PTSD, but not others? And what are we learning about how to treat it?MPR News host Kerri Miller spoke with the
BSC's Brian Engdahl, a neuroscience professor at the University of Minnesota, and the Anderson Chair in
PTSDResearch at the University of Minnesota Medical School
Brain function in Gulf War Illness and associated mental health comorbidities
Implicit and Explicit Learning Mechanisms Meet in Monkey Prefrontal Cortex
Gulf War Illness as a neuroimmune disease
permalinkExperimental Brain Research - 2017-10-01Georgopoulos AP, James L, Carpenter A, Engdahl B, Leuthold A, Lewis S10.1007/s00221-017-5050-0GWI is a chronic disease characterized by the involvement of several organs, including the brain (Christova et al., Exp Brain Res doi: 10.1007/s00221-017-5010-8, 2017). In a previous study (Georgopoulos et al., J Neural Eng 4:349-355, 2015), we identified six protective alleles from Class II
HLAgenes, and more recently, we investigated the brain correlates of this protection (James et al., EBioMedicine 13:72-79, 2016). Those and other studies (Israeli, Lupus, 21:190-194, 2012) suggested an involvement of the immune system in
GWI. In a recent study (Engdahl et al., EBioMedicine doi: 10.1016/j.ebiom.2016.08.030, 2016), we showed that the brain pattern of
SNI; Georgopoulos et al., J Neural Eng 4:349-355, 2007) in
GWIis distinctly different from that in healthy controls. Here we focused on the
SNIitself, as a basic measure of neural communication (irrespective of specific connections) and compared it between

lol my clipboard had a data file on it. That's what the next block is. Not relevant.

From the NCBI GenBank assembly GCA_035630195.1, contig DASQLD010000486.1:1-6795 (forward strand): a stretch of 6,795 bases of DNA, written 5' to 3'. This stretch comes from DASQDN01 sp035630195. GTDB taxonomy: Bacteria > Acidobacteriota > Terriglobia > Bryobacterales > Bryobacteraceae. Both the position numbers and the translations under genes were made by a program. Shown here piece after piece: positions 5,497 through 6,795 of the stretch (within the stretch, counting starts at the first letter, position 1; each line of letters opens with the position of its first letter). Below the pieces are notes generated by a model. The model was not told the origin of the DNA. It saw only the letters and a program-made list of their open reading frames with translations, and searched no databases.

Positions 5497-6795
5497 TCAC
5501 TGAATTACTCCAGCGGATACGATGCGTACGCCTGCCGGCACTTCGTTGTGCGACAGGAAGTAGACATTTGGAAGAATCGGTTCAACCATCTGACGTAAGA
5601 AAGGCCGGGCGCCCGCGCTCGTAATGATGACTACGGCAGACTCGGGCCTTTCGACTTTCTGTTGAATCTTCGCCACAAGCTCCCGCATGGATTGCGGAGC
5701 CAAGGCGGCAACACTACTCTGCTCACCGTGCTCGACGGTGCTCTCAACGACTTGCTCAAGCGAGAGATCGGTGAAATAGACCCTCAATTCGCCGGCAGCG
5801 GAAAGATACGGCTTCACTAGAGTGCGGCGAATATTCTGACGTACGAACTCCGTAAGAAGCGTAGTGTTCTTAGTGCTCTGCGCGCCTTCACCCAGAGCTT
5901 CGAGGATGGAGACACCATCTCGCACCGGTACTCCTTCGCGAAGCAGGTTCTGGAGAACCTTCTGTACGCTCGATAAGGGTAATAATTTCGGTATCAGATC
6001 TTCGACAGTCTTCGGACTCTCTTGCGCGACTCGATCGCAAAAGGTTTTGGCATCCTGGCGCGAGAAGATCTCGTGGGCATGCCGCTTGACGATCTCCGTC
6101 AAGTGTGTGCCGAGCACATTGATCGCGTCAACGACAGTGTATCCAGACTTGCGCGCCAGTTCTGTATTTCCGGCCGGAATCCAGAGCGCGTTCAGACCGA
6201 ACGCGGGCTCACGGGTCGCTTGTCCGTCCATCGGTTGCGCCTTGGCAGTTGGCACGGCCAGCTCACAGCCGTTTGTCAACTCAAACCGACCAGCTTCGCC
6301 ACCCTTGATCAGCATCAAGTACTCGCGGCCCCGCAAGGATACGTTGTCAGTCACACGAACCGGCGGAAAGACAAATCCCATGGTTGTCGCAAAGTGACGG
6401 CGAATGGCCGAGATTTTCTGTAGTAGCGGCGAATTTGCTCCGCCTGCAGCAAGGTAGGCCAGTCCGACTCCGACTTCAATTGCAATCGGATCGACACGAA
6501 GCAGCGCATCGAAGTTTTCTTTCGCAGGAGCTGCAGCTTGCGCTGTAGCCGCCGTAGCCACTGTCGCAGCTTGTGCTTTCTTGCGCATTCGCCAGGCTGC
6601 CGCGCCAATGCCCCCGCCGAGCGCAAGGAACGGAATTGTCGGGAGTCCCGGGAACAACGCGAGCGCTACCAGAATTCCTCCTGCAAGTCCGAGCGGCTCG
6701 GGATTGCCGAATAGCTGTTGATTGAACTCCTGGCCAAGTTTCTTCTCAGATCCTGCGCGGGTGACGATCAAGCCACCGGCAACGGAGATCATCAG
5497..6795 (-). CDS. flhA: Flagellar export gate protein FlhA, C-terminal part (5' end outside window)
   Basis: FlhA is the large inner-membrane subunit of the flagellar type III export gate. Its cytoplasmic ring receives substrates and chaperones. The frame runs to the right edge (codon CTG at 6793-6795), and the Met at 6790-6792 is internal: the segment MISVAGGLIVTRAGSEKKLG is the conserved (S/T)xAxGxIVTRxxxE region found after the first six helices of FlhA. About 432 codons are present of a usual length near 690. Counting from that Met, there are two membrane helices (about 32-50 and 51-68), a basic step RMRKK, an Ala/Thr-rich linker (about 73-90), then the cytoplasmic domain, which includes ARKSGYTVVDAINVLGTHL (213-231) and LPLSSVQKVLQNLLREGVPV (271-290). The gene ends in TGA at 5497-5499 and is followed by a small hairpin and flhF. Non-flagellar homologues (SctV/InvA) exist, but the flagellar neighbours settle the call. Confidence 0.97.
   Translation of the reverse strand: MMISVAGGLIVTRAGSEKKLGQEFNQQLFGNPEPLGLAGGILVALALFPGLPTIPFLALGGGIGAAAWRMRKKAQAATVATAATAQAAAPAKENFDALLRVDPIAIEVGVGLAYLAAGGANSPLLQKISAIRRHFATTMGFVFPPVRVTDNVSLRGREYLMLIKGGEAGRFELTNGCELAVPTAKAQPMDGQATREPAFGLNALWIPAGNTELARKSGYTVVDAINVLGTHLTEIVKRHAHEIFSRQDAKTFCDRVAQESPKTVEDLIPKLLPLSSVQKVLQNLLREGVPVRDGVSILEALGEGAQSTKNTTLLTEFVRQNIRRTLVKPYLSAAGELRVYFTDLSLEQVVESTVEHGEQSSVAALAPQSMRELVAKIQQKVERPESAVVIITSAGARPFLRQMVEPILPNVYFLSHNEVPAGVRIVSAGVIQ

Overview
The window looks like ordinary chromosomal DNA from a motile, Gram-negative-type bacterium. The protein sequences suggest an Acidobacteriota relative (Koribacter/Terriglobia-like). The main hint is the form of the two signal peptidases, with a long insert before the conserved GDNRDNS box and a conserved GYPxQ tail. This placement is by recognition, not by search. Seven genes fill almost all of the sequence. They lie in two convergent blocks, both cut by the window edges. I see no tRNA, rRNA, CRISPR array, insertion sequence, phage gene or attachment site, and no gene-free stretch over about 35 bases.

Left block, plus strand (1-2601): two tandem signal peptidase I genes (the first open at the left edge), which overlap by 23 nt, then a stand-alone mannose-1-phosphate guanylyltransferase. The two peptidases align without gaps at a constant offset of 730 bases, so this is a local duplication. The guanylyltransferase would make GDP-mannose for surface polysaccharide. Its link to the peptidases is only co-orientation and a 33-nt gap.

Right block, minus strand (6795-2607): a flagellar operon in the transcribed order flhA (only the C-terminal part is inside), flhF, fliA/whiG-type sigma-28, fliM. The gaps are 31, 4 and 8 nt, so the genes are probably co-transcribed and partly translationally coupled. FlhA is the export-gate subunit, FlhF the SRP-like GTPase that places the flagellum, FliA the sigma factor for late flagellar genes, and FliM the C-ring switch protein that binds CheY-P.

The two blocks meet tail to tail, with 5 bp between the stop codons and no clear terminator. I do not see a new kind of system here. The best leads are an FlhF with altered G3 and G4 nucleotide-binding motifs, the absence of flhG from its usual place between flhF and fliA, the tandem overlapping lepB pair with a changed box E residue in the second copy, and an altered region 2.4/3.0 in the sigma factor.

American Legion Brain Sciences presents Scholarship Awards Winners
permalink2017-10-01The American Legion Brain Sciences Foundation presented two recipients with Scholarships at the 2017 American Legion Family awards ceremony. The recipients were (from left to right) Jasmine Joseph and Matt Green.
Subcortical brain atrophy in Gulf War Illness
permalinkExperimental Brain Research - 2017-09-01Christova P, James L, Engdahl B, Lewis S, Carpenter A, Georgopoulos AP10.1007/s00221-017-5010-8GWI is a multisystem disorder that has affected a substantial number of veterans who served in the 1990-1991 Gulf War. The brain is prominently affected, as manifested by the presence of neurological, cognitive and mood symptoms. Although brain dysfunction in
GWIhas been well documented (EBioMedicine 12:127-32, 2016), abnormalities in brain structure have been debated. Here we report a substantial (~10%) subcortical brain atrophy in
GWIcomprising mainly the brainstem, cerebellum and thalamus, and, to a lesser extent, basal ganglia, amygdala and diencephalon. The highest atrophy was observed in the brainstem, followed by left cerebellum and right thalamus, then by right cerebellum and left thalamus. These findings indicate graded atrophy of regions anatomically connected through the brainstem via the crossed superior cerebellar peduncle (left cerebellum → right thalamus, right cerebellum → left thalamus). This distribution of atrophy, together with the observed systematic reduction in volume of other subcortical...